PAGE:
Karl Marx - Various Quotations

See also Friedrich Engels, supra.

Eighteen Brumaire: ‘Men make their own history but they do not make it just as they please; they do not make it under circumstances chosen by themselves, but under circumstances directly encountered and inherited from the past. The tradition of all the generations of the dead weighs like a nightmare on the brain of the living. And just when they seem engaged in revolutionising themselves and things, in creating something that has never yet existed, precisely in such periods of revolutionary crisis they anxiously conjure up the spirits of the past to their service and borrow from them names, battle-cries, and costumes in order to present the new scene of world history in this time-honoured disguise and this borrowed Language.’ (Eighteenth Brumaire of Louis Napoleon, Peking: Foreign Languages Press 1978, p.9; quoted [in part] in Thomas Docherty, ‘The Place’s Fault’ [keynote lecture], in Global Ireland, ed. Ondrej Pilny & Clare Wallace, Prague: Litteraria Pragensis 2006, p.9; also [as epigraph] in F. L. Radford, ‘King, Pope and Hero-Martyr: Ulysses and the Nightmare of Irish History’, in James Joyce Quarterly, 15, 4 (Summer 1978, p.25.)

Communist Manifesto: ‘The bourgeoisie cannot exist without constantly revolutionising the instruments of production, and thereby the relations of production, and with them the whole relations of society. Conservation of the old modes of production in unaltered form, was, on the contrary, the first condition of existence for all earlier industrial classes. Constant revolutionising of production, uninterrupted disturbance of all social conditions, everlasting uncertainty and agitation distinguish the bourgeois epoch from all earlier ones. All fixed, fast-frozen relations, with their train of ancient and venerable prejudices and opinions, are swept away, all new-formed ones become antiquated before they can ossify. All that is solid melts into air, all that is holy is profaned, and man is at last compelled to face with sober senses, his real conditions of life, and his relations with his kind.’ (The Communist Manifesto, 1872; Quoted in Diarmuid Ó Giolláin, Locating Irish Folklore: Tradition, Modernity, Identity, Cork UP 2000, p.13.)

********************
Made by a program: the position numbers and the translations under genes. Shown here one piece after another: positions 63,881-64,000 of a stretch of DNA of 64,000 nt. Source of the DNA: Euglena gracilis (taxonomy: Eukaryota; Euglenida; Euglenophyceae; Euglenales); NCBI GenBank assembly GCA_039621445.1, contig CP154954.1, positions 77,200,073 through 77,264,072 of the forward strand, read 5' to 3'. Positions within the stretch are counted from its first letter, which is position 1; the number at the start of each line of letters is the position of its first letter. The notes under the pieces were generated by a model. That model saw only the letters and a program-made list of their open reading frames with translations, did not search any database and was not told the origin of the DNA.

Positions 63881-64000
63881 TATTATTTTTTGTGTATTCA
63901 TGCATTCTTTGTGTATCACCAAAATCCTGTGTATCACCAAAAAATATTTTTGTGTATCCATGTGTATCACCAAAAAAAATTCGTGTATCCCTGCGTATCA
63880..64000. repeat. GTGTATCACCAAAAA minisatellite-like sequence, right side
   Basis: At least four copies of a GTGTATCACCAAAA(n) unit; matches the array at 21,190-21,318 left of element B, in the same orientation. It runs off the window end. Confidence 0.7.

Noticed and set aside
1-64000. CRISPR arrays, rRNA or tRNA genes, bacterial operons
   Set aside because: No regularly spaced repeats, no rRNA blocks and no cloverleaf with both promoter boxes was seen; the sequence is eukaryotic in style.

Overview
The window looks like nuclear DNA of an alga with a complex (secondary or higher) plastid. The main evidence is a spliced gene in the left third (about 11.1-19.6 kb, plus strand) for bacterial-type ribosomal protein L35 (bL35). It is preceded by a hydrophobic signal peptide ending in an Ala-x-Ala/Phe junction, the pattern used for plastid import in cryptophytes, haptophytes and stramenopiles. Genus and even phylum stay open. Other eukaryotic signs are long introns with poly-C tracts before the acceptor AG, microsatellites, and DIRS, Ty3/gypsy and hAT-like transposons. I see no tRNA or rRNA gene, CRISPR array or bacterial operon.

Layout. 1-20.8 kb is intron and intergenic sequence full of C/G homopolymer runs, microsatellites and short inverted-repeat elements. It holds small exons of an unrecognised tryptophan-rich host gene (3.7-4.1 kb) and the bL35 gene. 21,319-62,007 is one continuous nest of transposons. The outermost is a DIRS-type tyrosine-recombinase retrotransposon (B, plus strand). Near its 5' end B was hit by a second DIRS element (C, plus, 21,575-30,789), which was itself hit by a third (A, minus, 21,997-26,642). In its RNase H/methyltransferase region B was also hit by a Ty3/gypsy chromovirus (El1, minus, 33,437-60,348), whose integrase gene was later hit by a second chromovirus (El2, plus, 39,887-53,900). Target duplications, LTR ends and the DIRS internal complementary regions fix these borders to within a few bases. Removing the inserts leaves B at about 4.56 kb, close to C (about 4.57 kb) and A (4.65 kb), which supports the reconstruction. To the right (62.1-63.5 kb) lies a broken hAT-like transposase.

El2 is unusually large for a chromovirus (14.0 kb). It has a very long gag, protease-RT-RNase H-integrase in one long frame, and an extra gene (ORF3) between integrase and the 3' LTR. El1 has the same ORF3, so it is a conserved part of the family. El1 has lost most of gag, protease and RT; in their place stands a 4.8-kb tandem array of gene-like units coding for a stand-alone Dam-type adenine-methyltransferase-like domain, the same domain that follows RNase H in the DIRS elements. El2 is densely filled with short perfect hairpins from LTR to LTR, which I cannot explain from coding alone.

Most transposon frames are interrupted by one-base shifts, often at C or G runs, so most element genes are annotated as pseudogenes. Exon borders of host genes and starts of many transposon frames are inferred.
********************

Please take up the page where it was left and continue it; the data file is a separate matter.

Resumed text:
The German Ideology: ‘It is within the symbolic constitution of the social order that the dialectic of concealment and revelation arises.’ (Marx & Engels, The German Ideology: Collected Works, Vol. 5, NY: International Publishers 1975, p.30.)

‘The ideas of the ruling class are in every epoch the ruling ideas: i.e., the class which is the ruling material force of society, is at the same time its ruling intellectual force. The class which has the means of material production at its disposal, has control at the same time over the means of mental production, so that thereby generally speaking, the ideas of those who lack the means of mental production are subject to it. The ruling ideas are nothign more than the ideal expression of the dominant material relationships, the dominant material relationships grasped as ideas; hence of the relationship which makes the one class the ruling one, therefore the ideas of its dominance.’ (Ibid., p.39.)

The Irish Question: ‘For a long time I believed that it would be possible to overthrow the Irish regime by English working-class ascendancy. Deeper study has now convinced me of the opposite. The English working class will never accomplish anything before it has got rid of Ireland. The lever must be applied in Ireland.’ (Marx & Engels, Ireland and the Irish Question, ed. R. Dixon, London: Lawrence & Wishart, pp.397-98; quoted in Marjorie Howes, Yeats’s Nations: Gender, Class, and Irishness, Cambridge UP 1996, p.23.)

The peasantry as a class: ‘In so far as millions of families live under economic conditions of existence that separate their mode of life, their interests and their culture from those of other classes, and put them in hostile opposition to the latter, the form a class. In so far as there is merely a local interconnexion among these small-holding peastants, and the identity of their interests begets no community, no national bond, and no political organization among them, they do not form a class.’ (Marx 1951 [viz., Marx & Engels, 1950 Selected Writings, Moscow], Vol .I, p.303; quoted in Teodor Shanin, ‘The Peastantry as a Political Factor’, in Shanin, ed., Peasants and Peasant Societies [Pengin Mod. Sociological Classics], Penguin 1971, p, p.23.)


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